Snow accumulation in Calgary much higher than normal levels, data shows
There have been 41 days with at least 10 cm of snow on ground. Normal tally is 16.3 days all year
The storm that hit Calgary on the weekend dumped as much as 25 centimetres of snow in some parts of the city, but it's the total accumulation that has really set this winter apart.
Unlike in normal years, when a big snowfall often melts away a few days later in a chinook, the snow is sticking around this season, Environment Canada's snow depth figures reveal.
From Nov. 1 to March 4, Calgary had 101 days with at least one centimetre on the ground. Normally, there would be 85.6 days with at least one centimetre of snow in an entire year.
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Calgary has already had 78 days with at least five centimetres of snow on the ground, already surpassing the normal 40.9 such days in a normal year.
And we've already had more than twice the normal number of days with 10 or more centimetres on the ground.
There have been 41 so far since the start of November, while the normal tally for a full year is 16.3 days.
All this snow is keeping snow removal companies extremely busy.
But for Tyrone Fortner, who runs Burch Landscaping, that doesn't translate into more money — just more work — since his clients pay a monthly fee.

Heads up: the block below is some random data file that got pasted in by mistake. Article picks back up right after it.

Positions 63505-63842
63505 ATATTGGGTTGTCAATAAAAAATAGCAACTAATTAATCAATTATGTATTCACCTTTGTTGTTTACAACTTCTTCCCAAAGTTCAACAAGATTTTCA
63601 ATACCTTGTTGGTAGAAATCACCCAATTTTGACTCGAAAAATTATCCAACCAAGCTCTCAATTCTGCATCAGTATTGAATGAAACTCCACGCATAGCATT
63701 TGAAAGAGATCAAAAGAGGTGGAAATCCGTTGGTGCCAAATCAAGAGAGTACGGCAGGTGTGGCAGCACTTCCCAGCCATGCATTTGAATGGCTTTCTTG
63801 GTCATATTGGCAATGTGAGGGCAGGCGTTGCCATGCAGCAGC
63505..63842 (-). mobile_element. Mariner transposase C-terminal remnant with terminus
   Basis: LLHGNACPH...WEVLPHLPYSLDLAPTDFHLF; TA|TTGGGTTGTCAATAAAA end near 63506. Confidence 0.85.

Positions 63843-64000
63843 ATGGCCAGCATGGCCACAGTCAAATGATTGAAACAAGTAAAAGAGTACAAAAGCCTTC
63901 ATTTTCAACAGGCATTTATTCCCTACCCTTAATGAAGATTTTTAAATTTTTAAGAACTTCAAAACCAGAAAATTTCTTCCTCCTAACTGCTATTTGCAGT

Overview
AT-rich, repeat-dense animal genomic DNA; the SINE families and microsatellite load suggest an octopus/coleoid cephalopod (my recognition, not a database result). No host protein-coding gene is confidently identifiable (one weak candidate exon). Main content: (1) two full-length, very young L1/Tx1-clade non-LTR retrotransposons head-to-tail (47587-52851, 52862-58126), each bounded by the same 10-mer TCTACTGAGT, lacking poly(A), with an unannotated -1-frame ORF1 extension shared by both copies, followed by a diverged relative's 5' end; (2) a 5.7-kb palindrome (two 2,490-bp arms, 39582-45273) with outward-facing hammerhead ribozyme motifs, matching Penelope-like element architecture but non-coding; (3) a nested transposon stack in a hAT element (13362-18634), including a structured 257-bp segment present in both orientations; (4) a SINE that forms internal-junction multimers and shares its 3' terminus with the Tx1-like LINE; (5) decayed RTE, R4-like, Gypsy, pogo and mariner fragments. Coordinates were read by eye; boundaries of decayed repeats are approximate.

Fortner says he has had to hire extra staff, and spend more time clearing walks, driveways and parking lots over the past two months.
"Say each route is meant for two guys. Well, I need four guys to do the manpower, to shovel, hand shovel it, so I'm paying two extra guys. That's about 200 bucks per day per person on these snowfalls like this."
1,056 vehicles ticketed
The city declared a snow route parking ban on Sunday at 10 a.m., which will expire at 10 a.m. on Tuesday unless it gets lifted sooner.
As of noon on Monday, officials had issued 1,056 tickets to vehicles violating the parking ban. That's down from 1,334 tickets given out in the first 24 hours of the Feb. 5 parking ban, and 1,176 issued in the day following the Feb. 10 parking ban.
Seven vehicles have been towed away from snow routes, according to Jennifer Whitaker, a spokesperson for the Calgary Parking Authority.
"The CPA will tow if it is confirmed that a vehicle is parked in a hazardous manner, is blocking a travel lane, or is inhibiting the safety of …snow clearing crews," she said in an email.
The city's snow and ice removal budget for this year is $38.8 million.
So far this winter, the city has spent about $16.9 million.
Last year's budget was $38.1 million, and the tally came to $41.5 million, meaning the city had to dip into its $15-million reserve fund.
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